Whether you think you can, or you think you can't - you're right ...
“Whether you think you can, or you think you can't - you're right.”, Henry Ford.
Khachatur was only 14 years old when he first joined the Jinishian Memorial Foundation’s school debate club project in his school #190 in Yerevan. This is one of the 130 schools where the JMF established debate clubs within its Civil Society and Education program.
A teenager, who was born in Lebanon where his musician parents were in a concert tour, and a grandchild of a Musa Dagh survivor realized and firmly believed that he is the one among the Armenian youth who is able and responsible for personal contribution in development of Armenia towards its path in becoming a democratic country and a country of a dream for all Armenians. The participation in debate club was a great opportunity for development of leadership, critical thinking, and public speaking skills vital for realization of his beliefs.
The JMF has been implementing the Youth Engaged in Civil Society project since 2004. The project is aimed at fostering democracy and developing civically conscious and socially responsible citizens in Armenia through the creation and development of Debate Clubs for secondary and high school students. About 130 established debate clubs involve students aged 14-17, who later use debate as a tool for being engaged in the civil society development process. The project provided knowledge to high schools students about key issues related to the development of civil society, democracy and human rights, building communication and analytical thinking skills that will permit them to more actively participate in the development of Armenian society. The debate clubs, organized in the schools as extracurricular activities, also add value to the education system. The initiative builds links between youth, the NGO sector, and governmental agencies through a civic initiative seminar series and round-table discussions.
Hip Dysplasia Early Prevention among Children in Armenia
“When in summer 2013 I gave birth to my daughter Karine, all of us were very happy and excited to welcome our first child into our family”. All of a sudden at the maternity home I was told that Karine had hip dysplasia. It was quite a stressful period of life for our family.
Hip dysplasia is the medical term for instability, or looseness of the hip joint that affects thousands of children each year. When a baby is diagnosed with developmental dysplasia of the hip and treated early, the outcome is usually excellent. If treatment is delayed, the further steps are more complex and with less chance of success. In the framework of the JMF implemented health project numerous ultrasound doctors were trained to diagnose various forms of hip dysplasia via examination of infants at maternity homes; something which was not practiced before.
Bringing Smile to Armenian Children on Christmas Eve
Christmas was rapidly approaching and all children were dreaming about gifts. Unfortunately, many impoverished children in Armenia do not experience the excitement of opening presents at Christmas season because many poor families cannot even afford to purchase basic necessities for their children let along Christmas gifts. Christmas is a time of despair for these children who have few reasons for enjoyment and it brings additional psychological problems for children who feel the meaning of being disadvantaged. Generous people responded at Christmas time, when even the strongest of spirits need a little bit of help. In December 2013 with the support of individual donors the Jinishian Memorial Foundation (JMF) reached children from 5 marginalized villages of Vardenis region, Gegharquniq marz and children from Gyumri city, Shirak marz where harsh social and economic conditions were intensely reflected and conditioned by a number of factors such as severe climate conditions, unemployment and migration. The JMF delivered Christmas packages to about 302 children of 2-16 years old and each child was provided with a personal gift package which included a package of sweets, toys, warm pajama and warm blanket. The children were all cheerful and the looks on their faces were enough to show how much they appreciated the Christmas gifts the JMF had brought for them. Giving warmth, love and hope, that’s what Christmas is all about.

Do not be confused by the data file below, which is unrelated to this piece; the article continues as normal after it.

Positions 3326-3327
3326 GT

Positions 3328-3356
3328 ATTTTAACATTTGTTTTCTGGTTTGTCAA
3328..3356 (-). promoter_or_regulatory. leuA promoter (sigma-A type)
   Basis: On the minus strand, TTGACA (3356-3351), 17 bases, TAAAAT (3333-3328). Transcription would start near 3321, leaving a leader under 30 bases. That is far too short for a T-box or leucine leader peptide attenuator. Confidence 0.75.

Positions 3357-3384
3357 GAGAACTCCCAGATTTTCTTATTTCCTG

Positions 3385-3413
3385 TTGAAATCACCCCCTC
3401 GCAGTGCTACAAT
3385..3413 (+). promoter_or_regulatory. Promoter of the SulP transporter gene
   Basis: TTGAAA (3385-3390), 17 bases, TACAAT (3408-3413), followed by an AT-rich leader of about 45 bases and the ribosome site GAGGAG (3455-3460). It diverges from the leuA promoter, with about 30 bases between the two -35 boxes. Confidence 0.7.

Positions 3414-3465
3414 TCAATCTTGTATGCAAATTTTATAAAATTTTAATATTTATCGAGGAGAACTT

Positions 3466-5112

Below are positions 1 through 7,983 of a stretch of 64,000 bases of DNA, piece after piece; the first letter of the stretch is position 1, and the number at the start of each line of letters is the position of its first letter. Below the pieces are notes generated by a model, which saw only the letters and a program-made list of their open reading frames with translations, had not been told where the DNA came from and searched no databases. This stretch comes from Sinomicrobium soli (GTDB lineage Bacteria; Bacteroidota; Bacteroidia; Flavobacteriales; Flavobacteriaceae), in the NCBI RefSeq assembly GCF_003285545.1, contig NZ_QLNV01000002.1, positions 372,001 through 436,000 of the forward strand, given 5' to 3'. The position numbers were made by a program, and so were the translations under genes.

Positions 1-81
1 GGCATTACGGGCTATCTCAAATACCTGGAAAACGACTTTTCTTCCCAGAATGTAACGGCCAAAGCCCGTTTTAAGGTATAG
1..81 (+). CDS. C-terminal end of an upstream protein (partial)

There are two types of people in this world - ordinary and resistant. I was always told that I belong to the latter category, so as you can understand that debate is something close to my heart. When I became a 9th grade student at school, I was provided an opportunity to demonstrate my resistant personality in the debate club established at our school within the scope of a project implemented by the Jinishian Memorial Foundation. Being not fully developed, but yet a self-confident and result-oriented 13 year old, I started gaining debating skills. And I immediately understood that the characteristic given to me since childhood was completely true.
Abrahamyan Nane, Gyumri, 2 years old
The parents applied to the Arabkir Medical Center having problems with their infant’s gait. The radiography detected two-sided dysplasia of the hip (DDH). After a conversation with the parents of the child it became clear that the grandmother, being herself a medical worker, displayed indifference to the ultrasound screening and did not allow the procedure. However, when the child began to walk, it was the grandmother who noticed the strange gait of the child and, realizing the seriousness of her wrong decision, made the parents consult the appropriate doctor. Now the child is under ambulatory treatment at the Arabkir Medical Center where the doctors will try to make the hip grow normally by means of conservative methods like using gypsum bandages and, later on, wearing a separating harness. The child will be monitored until the end of the treatment. However, because of the late detection of the hip dysplasia, it’s difficult to foresee how the child’s hips will grow. One cannot rule out that the doctors could very well recommend a surgical intervention when the child grows up.
The Importance and Consequences of Ultrasound Screening
Khachatryan Mane, Akhuryan region, 1,5 years old
Mane did not pass her ultrasound screening immediately after she was born because the hospital ultrasound specialist was absent that day. The child was discharged from the hospital. After a month the newborn child was brought to see a pediatrician. By a fortunate coincidence, the ultrasound specialist was also in the office. Learning that Mane had not passed the ultrasound screening, he suggests to her parents to complete it as soon as possible. After the screening she was diagnosed with a two-sided dysplasia of the hip. The pediatric orthopedist of Gyumri starts the treatment of the child, explaining to the parents what dysplasia of the hip is, what treatment the child must undergo, and what the consequences will be if the child receives the proper treatment in time. Realizing the seriousness of the illness causing this disability, Mane’s parents listen to the advice of the doctor and promise to be consistent during the whole period of the treatment.